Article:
The Rally: Back on the Bus

The Rally: Back on the Bus


When the series launched, domestic summer tournament coverage was cobbled together across several networks (CBS and USA Network still had U.S. Open rights then), so I like the fact that it gave summer tennis a permanent home (ESPN and Tennis Channel) at a predictable time each weekend. I remember Clijsters making history when she won the U.S. Open Series and later the U.S. Open, becoming the first female athlete to cash a $1 million prize check. This year, each U.S. Open singles champion will collect a $3 million check. Bundling the summer tournaments together also gives the game more marketing muscle.

But many of the top players prefer to take a mid-season break before returning for Rogers Cup and Cincinnati, rather than chase bonus money. Do you think that will change, and despite the fact Cincinnati has grown, what will the loss of San Diego and L.A. mean long-term?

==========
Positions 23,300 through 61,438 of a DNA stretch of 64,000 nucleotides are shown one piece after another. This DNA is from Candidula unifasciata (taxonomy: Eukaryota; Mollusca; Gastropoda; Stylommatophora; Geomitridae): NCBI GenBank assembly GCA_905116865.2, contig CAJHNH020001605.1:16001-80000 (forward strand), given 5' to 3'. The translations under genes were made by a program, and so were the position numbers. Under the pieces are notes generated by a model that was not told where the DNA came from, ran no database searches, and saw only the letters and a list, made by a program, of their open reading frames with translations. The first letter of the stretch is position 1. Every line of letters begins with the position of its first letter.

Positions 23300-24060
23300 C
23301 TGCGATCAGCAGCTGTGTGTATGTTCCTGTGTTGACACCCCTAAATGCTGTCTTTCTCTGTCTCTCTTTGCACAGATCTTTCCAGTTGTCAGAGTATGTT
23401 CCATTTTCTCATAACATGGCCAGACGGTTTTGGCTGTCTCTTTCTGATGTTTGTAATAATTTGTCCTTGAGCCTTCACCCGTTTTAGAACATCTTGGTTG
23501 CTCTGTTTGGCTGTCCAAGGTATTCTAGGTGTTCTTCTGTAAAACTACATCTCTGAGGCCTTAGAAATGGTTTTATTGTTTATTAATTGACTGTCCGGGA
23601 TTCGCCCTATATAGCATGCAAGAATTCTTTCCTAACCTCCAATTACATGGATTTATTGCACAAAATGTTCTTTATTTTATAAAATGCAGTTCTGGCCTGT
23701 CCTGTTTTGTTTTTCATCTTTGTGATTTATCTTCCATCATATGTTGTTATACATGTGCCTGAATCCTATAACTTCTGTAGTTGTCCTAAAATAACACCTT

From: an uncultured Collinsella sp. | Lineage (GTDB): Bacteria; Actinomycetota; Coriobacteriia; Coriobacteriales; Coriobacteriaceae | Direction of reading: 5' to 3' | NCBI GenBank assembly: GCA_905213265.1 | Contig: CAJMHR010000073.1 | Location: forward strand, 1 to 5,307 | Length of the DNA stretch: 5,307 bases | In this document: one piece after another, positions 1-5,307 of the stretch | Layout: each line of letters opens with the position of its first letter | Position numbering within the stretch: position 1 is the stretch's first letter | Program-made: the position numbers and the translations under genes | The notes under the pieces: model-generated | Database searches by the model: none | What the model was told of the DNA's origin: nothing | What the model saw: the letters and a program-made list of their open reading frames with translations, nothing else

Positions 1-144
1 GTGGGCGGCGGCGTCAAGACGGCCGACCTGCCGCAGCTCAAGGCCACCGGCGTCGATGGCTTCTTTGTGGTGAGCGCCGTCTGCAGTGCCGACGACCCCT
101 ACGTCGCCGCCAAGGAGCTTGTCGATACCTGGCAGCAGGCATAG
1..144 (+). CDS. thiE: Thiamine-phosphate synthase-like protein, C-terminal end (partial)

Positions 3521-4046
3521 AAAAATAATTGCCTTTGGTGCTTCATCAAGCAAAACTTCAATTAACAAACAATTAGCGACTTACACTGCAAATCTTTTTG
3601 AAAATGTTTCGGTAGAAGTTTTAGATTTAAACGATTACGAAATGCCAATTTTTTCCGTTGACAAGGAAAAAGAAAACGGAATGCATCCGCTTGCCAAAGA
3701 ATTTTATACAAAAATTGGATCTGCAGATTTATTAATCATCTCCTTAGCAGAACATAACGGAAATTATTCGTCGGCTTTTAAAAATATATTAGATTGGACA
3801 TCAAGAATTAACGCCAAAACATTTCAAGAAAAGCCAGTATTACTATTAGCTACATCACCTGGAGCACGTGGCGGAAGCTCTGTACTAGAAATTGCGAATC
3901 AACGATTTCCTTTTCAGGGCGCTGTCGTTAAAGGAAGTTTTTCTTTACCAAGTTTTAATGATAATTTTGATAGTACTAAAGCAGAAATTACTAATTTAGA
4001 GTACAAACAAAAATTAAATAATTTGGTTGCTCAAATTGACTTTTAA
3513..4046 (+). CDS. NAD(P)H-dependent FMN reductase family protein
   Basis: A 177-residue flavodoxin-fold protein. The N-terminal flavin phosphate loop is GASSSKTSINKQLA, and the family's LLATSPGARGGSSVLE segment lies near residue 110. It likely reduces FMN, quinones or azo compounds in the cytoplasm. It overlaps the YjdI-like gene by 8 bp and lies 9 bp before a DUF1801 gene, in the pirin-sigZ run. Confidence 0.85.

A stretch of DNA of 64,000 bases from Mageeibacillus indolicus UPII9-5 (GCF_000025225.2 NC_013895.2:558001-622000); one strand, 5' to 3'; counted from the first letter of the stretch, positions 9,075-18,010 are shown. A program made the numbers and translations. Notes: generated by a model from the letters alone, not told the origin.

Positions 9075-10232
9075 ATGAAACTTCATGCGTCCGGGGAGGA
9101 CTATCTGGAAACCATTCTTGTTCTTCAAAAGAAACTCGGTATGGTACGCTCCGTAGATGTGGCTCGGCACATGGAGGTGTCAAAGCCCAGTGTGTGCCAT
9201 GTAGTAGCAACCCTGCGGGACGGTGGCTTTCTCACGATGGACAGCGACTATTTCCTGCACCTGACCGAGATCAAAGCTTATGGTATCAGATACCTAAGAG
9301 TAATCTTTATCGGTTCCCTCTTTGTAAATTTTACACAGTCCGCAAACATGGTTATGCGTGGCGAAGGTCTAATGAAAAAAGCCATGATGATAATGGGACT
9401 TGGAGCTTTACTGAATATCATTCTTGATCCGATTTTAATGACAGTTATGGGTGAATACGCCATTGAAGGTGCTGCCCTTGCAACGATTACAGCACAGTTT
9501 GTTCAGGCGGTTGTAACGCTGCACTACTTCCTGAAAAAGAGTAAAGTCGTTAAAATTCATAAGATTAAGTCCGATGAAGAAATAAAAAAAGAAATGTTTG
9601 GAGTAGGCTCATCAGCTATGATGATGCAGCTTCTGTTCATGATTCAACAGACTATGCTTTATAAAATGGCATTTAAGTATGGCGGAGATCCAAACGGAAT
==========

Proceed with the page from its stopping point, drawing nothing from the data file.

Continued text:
In a way, the U.S. Open Series shows that tennis is an individual sport even when it comes to tournaments—they live and die on their own. Over the last 10 years, the summer events in the States have had wildly different fates: As you mentioned, long-running tournaments in Indianapolis, L.A., and San Diego are gone; Atlanta and Winston-Salem, even though they're in tennis-centric areas, have struggled; yet D.C., which nabbed a new title sponsor, and Cincinnati, which is now dual-gender, have thrived.

The Open Series also shows that the top players are beyond worrying about prize money. Kantarian thought that offering cash to the winner would create excitement and draw the best players from Europe. But the bonus pool has always seemed like overkill, and Djokovic, Nadal, Federer, and Murray have never been drawn by the prospect of winning it. What gets them over here are the mandatory ATP events in Canada and Cincy. In that sense, I think Kantarian underestimated the eventual power of the Masters Series. The ATP has had more success branding those events and getting the players to commit to them than he thought it would. On the other hand, sponsors like Mercedes Benz have continued to migrate away from the tours and toward the US Open itself. New York, rather than the road that leads to it, is still the place to be as far as they're concerned.